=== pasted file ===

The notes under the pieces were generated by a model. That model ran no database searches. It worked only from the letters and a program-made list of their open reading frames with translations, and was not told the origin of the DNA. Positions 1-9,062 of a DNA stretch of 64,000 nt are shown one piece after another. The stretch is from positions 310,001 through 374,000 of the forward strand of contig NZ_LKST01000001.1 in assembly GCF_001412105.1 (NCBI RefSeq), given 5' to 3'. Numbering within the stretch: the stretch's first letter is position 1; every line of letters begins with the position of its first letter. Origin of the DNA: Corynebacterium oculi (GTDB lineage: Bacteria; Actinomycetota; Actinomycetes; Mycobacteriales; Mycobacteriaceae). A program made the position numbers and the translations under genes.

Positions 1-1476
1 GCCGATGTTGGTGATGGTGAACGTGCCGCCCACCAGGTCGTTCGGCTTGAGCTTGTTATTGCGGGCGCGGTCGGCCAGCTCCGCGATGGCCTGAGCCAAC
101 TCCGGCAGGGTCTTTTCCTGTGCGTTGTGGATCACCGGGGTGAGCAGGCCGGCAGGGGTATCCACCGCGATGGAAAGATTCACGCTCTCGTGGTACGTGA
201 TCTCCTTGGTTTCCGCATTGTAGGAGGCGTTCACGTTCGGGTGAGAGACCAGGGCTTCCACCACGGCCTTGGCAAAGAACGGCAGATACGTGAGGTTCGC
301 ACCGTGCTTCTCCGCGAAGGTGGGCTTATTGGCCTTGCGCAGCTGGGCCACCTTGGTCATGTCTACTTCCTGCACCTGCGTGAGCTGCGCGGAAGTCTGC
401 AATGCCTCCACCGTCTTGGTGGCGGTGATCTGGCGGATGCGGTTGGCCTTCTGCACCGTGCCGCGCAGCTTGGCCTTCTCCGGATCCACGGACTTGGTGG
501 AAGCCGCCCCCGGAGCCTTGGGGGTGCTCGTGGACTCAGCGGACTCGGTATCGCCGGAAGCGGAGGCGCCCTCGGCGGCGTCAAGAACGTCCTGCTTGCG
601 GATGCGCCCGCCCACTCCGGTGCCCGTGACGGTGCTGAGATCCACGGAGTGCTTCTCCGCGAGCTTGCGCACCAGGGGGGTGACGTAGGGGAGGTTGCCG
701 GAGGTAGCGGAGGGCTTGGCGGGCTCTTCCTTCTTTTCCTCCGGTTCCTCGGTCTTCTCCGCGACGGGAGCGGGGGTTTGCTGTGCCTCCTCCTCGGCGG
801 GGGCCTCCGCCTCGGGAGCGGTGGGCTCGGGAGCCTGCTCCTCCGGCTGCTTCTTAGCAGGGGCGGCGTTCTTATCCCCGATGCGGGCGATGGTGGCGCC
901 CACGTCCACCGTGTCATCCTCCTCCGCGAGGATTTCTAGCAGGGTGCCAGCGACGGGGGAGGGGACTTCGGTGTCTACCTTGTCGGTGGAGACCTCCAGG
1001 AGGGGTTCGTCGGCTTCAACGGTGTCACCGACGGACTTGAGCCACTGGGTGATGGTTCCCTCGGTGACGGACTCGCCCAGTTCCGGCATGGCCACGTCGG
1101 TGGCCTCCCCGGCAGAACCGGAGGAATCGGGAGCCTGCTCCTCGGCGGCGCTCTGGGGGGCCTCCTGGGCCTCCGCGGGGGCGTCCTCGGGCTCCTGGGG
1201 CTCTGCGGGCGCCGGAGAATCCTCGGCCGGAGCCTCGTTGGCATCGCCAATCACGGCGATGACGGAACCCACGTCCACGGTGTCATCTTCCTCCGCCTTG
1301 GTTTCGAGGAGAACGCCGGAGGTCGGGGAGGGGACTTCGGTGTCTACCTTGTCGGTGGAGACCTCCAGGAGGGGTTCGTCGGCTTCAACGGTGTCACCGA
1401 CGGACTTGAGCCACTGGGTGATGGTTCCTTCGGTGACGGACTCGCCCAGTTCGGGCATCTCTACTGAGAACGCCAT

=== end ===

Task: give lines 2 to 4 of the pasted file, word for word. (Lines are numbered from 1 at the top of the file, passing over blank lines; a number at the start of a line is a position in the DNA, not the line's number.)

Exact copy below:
Positions 1-1476
1 GCCGATGTTGGTGATGGTGAACGTGCCGCCCACCAGGTCGTTCGGCTTGAGCTTGTTATTGCGGGCGCGGTCGGCCAGCTCCGCGATGGCCTGAGCCAAC
101 TCCGGCAGGGTCTTTTCCTGTGCGTTGTGGATCACCGGGGTGAGCAGGCCGGCAGGGGTATCCACCGCGATGGAAAGATTCACGCTCTCGTGGTACGTGA